Stories

Everybody is a story. When I was a child, people sat around kitchen tables and told their stories. We don’t do that much anymore. Sitting around the table telling stories is not just a way of passing time. It is the way the wisdom gets passed along. The stuff that helps us to live a life worth remembering. Despite the awesome powers of technology many of us still do not live very well. We may need to listen to each other’s stories again.

–Rachel Naomi Remen, Kitchen Table Wisdom: Stories That Heal

Most of my childhood and teenage Sundays were spent at my Grandma’s kitchen table. There was always the smell of coffee, and the kitchen was warm and cozy in the winter, the perfect refuge from the freezing Minnesota cold outside. Grandma always had plants in the window, like the African violets I could never make bloom at home, and from her second-story window we could see the nineteenth-century red-brick Grant House Hotel and Restaurant across the street.

Some Sundays, especially when I was little, the kitchen was full of aunts and uncles and rambunctious cousins (I am number 41 of 44), and I would divide my time between hanging out and listening to the adults and playing with my cousins. Other Sundays it would be just mom, dad, and me, all of us gathered around Grandma’s table, talking: me listening, drawing or playing with my dolls, and the grownups telling stories. As I grew older, I was allowed my own cup of coffee, and I interjected a question or two, but mostly I listened, fascinated.

Many of these stories involved memories formed during the bitter years of the Great Depression, when my parents were growing up, and the World War II years, when my dad was fighting Nazi Germany and my older uncles were in the service. But although the tales they told were set during harsh times, they were filled with love and warmth and laughter. I wish every child could have that gift, to grow up as part of a big, loving, crazy,  storytelling family.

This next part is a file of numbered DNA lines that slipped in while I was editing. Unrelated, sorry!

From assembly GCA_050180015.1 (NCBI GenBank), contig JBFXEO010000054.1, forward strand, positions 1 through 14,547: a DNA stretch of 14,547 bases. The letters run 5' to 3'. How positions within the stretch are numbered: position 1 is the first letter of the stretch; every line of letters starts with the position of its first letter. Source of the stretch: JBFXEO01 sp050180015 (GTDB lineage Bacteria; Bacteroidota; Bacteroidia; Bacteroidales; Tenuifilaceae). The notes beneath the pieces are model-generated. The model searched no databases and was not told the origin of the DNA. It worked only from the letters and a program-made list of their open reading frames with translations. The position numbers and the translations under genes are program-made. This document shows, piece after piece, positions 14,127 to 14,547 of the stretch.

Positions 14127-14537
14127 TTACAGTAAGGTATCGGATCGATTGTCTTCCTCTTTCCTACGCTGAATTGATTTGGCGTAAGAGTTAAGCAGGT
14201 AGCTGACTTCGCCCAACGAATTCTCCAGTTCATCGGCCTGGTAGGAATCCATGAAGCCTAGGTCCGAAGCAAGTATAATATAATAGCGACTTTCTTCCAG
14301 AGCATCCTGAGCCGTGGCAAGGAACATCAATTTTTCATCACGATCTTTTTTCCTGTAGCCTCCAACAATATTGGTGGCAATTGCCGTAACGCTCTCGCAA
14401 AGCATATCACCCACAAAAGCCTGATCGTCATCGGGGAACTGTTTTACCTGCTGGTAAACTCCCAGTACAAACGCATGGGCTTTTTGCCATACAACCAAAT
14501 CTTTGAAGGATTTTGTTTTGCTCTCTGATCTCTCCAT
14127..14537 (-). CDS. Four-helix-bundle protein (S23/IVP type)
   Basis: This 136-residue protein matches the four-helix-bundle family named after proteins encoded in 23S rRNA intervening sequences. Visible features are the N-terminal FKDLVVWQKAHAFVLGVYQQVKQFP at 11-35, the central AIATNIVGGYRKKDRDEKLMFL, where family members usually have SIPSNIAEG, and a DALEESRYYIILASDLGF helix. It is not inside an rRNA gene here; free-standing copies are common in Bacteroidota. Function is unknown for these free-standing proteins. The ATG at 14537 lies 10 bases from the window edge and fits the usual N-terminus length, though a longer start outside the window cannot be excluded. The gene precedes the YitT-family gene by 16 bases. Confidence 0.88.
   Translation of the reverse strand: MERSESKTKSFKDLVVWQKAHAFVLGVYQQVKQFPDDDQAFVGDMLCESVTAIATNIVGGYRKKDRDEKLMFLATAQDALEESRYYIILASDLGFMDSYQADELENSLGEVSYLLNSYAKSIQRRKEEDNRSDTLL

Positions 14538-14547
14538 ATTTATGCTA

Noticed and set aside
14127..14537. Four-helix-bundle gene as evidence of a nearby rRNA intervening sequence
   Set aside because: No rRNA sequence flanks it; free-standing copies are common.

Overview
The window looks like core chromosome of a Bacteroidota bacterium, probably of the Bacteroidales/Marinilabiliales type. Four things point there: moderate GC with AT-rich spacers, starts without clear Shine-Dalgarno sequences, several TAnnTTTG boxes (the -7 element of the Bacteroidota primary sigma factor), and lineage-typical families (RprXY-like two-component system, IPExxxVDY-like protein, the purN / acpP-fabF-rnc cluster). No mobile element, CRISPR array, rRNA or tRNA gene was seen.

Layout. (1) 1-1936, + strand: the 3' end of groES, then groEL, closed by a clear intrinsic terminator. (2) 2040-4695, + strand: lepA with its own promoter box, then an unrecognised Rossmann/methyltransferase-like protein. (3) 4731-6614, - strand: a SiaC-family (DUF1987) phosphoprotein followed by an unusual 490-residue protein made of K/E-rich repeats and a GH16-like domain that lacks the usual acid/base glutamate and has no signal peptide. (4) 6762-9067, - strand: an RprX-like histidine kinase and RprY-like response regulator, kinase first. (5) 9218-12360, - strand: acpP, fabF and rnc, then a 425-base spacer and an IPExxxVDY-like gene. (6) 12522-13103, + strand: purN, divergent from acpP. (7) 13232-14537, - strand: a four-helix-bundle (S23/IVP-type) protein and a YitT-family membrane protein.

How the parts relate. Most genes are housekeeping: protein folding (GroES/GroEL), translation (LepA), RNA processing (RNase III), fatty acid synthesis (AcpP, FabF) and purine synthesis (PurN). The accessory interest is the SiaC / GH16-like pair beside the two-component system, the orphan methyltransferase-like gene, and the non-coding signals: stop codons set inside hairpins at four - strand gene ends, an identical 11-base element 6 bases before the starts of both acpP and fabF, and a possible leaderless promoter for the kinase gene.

The stories I heard during those years formed me into the person I am today. The tales related by my aunts and uncles and grandmother and parents illustrated for me the values that have become their greatest legacy to me. Like the importance of being able to laugh at your problems. Of always being kinder than necessary. Of not judging, because everyone is carrying a burden you might know nothing about. Of making your own decisions, not just following the crowd. Of the importance of forgiveness and not holding grudges. At 49 years of age, I am still plumbing the depths of the stories I heard at my Grandma’s kitchen table.

As Remen notes:

The best stories have many meanings; their meaning changes as our capacity to understand and appreciate meaning grows. Revisiting such stories over the years, one wonders how one could not have seen their present meaning all along, all the time unaware of what meaning a future reading may hold. Like the stories themselves, all these meanings are true.

Knowing your own story requires having a personal response to life, an inner experience of life…Most of us live lives that are far richer and more meaningful than we appreciate.

Perhaps this Thanksgiving we could put down our iPhones for a few hours…and tell stories?

Edit: I accidentally posted and sent out an earlier draft. Here is the corrected version. Thanks for your patience!

4 thoughts on “Stories

  1. This was heartwarming to read Barbara! I am sure it made for a beautiful growing-up experience. I grew up with my grandparents’ and great-grandmother’s stories too. Special those of my paternal grandparents really stuck with me, their stores of life in colonial India (it was under British rule until 1947), independence, their flight from what is currently Bangladesh (then East-Pakistan) to a neighboring state which remained India, and their memories of the life as children before the partition. My great-grandmother had a lot of interesting stories too from that period! All of these stories indeed hold meaning, different ones at different times, and yes they do mould us, shape us, and make us who we are. Thank you for reminding me of that… it makes me very thankful that I had a chance to listen to these stories. ❤

    1. I would love to hear some of those stories…I’m sure that many of the details would be quite different than my grandmother’s stories, yet I suspect that there may Be threads in all of their stories that we would find similar…the universal in the particular!

  2. Oh Barbara, that last bit, “Knowing your own story requires having a personal response to life, an inner experience of life…Most of us live lives that are far richer and more meaningful than we appreciate.”
    Thanks for these thoughts. And I do hope you have a lovely Thanksgiving.
    Love,
    Shalagh

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